While I am sure that 45 minuets of clutch pumping didn't help, it was already headed on the way out. As the picture shows it is bent at a 45degree angle at the pedal side (instead of 90) and that looks like it allowed it to rub the cotter pin holding it in until it broke off, but because of the weird angle, it was sort of half hanging on still.
    So I gave it a little pinch in the bench vise to make it square again. Used it as an excuse to fire up my sandblasting cabinet, and reinstalled it, with washers (that it either didn't have or had fallen off) and new pins, and it works like a charm.

    I say that I think it was on the way out because the pedal had a bit of left/right play in it pretty much since I got it, and now it runs solid and true. I'll probably get a replacement when I make a parts order next, just to make sure I have a spare in case it starts to bend again (it was pretty easy to bend back to shape).

    Worst part was having to do it in the gravel driveway because my next project has already taken over the garage. Guess that's just life in a rural area.

    VTWilly
    Attached Images Attached Images

  4. #4
    Super Moderator bmorgil's Avatar
    Join Date
    Dec 2018
    Location
    Northwestern Ohio
    Posts
    2,570
    I can see it is getting quite a notch worn into it at the one end. I would say time to replace that one

  5. #5
    Super Moderator LarrBeard's Avatar
    Join Date
    Nov 2014
    Location
    Ft. Wayne, IN
    Posts
    2,198
    You got your money's worth out of that one. Clutch pedals having left-right wobble are not that unusual. Two surfaces wear; the hanger on which the clutch and brake pedals swivel and the hole through the clutch pedal itself. The brake doesn't usually wear as much since it doesn't have as much travel as the clutch. On the '48 we bored out the pedal to true it up and put a half-sleeve on the hanger (just under the clutch). Keeping the zerks greased cuts down wear in that area.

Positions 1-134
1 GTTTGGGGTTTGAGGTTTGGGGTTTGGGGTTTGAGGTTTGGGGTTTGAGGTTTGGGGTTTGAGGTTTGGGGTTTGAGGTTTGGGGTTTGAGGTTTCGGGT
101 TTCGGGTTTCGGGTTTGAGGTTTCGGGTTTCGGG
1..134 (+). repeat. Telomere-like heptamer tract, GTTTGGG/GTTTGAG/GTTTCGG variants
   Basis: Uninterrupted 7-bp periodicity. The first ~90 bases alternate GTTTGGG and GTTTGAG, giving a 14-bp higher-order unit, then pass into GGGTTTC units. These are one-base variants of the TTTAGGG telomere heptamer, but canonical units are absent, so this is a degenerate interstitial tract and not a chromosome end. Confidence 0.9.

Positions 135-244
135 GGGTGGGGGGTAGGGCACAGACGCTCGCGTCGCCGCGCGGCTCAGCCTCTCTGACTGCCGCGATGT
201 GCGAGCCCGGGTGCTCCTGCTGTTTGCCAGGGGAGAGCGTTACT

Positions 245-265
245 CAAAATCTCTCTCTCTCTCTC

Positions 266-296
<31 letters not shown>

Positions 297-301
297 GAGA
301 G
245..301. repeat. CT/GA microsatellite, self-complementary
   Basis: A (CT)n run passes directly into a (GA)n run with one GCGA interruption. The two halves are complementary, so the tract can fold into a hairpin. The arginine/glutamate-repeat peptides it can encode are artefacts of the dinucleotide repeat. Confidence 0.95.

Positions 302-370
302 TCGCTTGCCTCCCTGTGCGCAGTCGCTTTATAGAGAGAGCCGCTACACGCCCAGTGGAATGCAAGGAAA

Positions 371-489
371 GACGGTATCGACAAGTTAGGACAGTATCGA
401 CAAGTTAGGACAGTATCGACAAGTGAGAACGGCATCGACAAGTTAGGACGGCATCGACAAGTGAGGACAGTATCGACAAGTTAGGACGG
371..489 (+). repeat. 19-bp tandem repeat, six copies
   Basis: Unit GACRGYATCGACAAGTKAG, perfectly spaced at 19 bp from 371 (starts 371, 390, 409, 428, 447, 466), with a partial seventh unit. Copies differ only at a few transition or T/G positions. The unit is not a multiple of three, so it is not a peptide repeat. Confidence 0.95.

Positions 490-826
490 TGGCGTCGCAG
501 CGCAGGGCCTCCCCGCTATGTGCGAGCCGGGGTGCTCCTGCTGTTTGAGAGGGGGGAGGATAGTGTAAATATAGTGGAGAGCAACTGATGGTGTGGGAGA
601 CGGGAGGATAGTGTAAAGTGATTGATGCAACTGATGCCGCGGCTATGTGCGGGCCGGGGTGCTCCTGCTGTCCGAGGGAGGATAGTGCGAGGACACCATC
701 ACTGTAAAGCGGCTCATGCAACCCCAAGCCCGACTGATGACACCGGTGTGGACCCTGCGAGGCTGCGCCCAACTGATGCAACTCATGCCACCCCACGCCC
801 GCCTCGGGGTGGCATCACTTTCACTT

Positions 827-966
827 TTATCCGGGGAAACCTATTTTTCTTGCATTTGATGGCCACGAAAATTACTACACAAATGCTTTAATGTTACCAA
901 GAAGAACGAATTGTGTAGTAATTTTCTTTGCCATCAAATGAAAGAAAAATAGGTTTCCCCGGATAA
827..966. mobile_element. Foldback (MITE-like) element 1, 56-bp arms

6. #6
    And..... now I broke the Upper clutch control/adjusting rod. ARGH! it completely snapped in half about 10 minuets from the house.
    So, now that I have both those parts on order, I understand HOW to adjust the free travel in the clutch (using my NEW Upper clutch control once I install it). What I don't understand is how I measure the free travel to make sure I am adjusted correctly. I'm sure it is pretty simple, but if someone could point me in the right direction I would be grateful.

  7. #7
    Super Moderator bmorgil's Avatar
    Join Date
    Dec 2018
    Location
    Northwestern Ohio
    Posts
    2,570
    VT just make sure you have free play at the pedal. About 1" at the pedal is plenty. Free play is the distance between the throw out bearing and the fingers on the clutch pressure plate. You want the bearing to have some distance from the clutch plate, so it doesn't spin until you take up the free play with the pedal. So adjust it so you have an inch of free pedal. The pedal should move about 1" and then the bearing should start contacting the pressure plate and start to engage the clutch. If you have too much free play, you wont be able to shift into reverse without grinding as the clutch wont fully disengage. If you have too little free play the throw out bearing will ride against the clutch and wear out. So you want some free play at the pedal but not so much the clutch wont disengage.

Posting Permissions

  • You may not post new threads
  • You may not post replies
  • You may not post attachments
  • You may not edit your posts
  •